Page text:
Pretoria – South Africans will from now on have more say on the processes that lead to the identification of what exactly qualifies as critical infrastructure or the so-called national key points.
In a move aimed at improving transparency in the laws that govern the identification and protection of South Africa’s critical infrastructure, Cabinet has approved that the Critical Infrastructure Protection Bill 2016 be published in the Government Gazette for public comment.
The Bill repeals the National Key Points Act, of 1980 and puts forward measures to be in place for the protection and safeguarding of critical infrastructure.
For some time, South Africa has not tackled what has been termed the National Key Points Act. The National Key Points Act, which dates back to the apartheid era, has often been criticised as outdated and lacks transparency. It is envisaged that the new Bill will bring about drastic changes.
Parliament in Cape Town, the Union Buildings in Pretoria, the SABC in Johannesburg as well as official residences of the President and Deputy President are just some of the facilities identified as national key points. Key infrastructure such as airports, water facilities such as dams, and all structures that are critical to service delivery and the safety of South Africans, are deemed as critical infrastructure.
The Bill provides for different criteria for the classification of critical infrastructure, based on, among others, national security and vulnerability and a public list of all key points which would be regularly reviewed and tabled in Parliament.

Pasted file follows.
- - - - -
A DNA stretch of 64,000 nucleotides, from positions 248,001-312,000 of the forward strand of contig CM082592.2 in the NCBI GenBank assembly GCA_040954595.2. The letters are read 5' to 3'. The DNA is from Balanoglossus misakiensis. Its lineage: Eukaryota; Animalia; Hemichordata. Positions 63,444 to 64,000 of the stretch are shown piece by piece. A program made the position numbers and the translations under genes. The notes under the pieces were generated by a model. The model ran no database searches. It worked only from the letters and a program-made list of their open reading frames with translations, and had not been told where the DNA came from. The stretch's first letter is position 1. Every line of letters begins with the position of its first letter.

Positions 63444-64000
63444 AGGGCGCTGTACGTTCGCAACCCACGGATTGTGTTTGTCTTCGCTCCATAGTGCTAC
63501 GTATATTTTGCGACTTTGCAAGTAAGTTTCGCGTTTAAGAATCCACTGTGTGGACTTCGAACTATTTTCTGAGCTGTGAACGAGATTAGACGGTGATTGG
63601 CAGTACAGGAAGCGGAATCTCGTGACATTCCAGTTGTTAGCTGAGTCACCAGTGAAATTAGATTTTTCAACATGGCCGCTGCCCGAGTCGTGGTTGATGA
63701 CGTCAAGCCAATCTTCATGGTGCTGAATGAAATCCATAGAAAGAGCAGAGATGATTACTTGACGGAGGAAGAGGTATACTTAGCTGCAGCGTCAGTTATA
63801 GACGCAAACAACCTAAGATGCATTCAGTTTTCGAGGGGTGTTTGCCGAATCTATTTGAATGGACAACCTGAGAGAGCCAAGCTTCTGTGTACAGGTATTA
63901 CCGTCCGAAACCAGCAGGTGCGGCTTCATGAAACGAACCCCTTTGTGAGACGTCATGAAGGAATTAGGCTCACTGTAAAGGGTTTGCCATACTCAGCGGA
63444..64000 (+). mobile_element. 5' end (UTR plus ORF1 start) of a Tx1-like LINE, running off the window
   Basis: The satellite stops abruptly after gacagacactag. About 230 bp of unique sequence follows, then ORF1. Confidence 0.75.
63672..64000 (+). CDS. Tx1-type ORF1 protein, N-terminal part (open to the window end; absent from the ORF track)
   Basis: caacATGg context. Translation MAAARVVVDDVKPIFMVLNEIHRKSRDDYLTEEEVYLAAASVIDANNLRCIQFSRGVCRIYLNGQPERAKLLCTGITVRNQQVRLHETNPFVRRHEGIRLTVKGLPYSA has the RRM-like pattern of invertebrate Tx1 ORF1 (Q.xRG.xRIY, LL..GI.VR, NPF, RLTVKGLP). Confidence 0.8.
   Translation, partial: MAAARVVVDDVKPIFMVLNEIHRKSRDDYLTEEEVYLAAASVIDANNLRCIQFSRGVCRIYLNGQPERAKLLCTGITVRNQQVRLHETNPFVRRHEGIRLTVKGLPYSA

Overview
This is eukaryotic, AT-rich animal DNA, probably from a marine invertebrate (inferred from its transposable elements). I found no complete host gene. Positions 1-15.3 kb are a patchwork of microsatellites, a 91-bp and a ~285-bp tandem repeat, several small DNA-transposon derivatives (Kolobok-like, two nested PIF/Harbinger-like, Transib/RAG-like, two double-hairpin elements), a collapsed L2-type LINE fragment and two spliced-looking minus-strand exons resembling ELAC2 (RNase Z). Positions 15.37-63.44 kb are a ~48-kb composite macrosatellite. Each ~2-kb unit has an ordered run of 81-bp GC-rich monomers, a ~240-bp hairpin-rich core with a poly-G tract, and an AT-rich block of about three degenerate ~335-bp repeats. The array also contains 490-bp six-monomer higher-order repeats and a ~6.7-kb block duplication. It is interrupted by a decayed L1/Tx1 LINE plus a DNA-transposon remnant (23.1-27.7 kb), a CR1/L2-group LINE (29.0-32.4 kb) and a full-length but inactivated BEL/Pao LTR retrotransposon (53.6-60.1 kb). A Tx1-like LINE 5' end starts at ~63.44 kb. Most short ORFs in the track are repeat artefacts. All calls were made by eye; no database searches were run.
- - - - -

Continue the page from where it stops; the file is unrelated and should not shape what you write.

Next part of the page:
The Bill is also said to be bringing about transparency in how authorities identify critical infrastructure.
Also the new Bill introduces a structure which is called a council that will be made up of officials from government and individuals from the private sector with the necessary expertise in identifying what qualifies as critical infrastructure. The body will advise the minister of police on what should be identified as critical infrastructure and why.
A Cabinet statement on Thursday said the Bill is geared to ensuring that South Africa maintains a robust and sustainable approach to the protection of critical infrastructure.
“This contributes to public safety, public confidence and the delivery of essential services,” it said.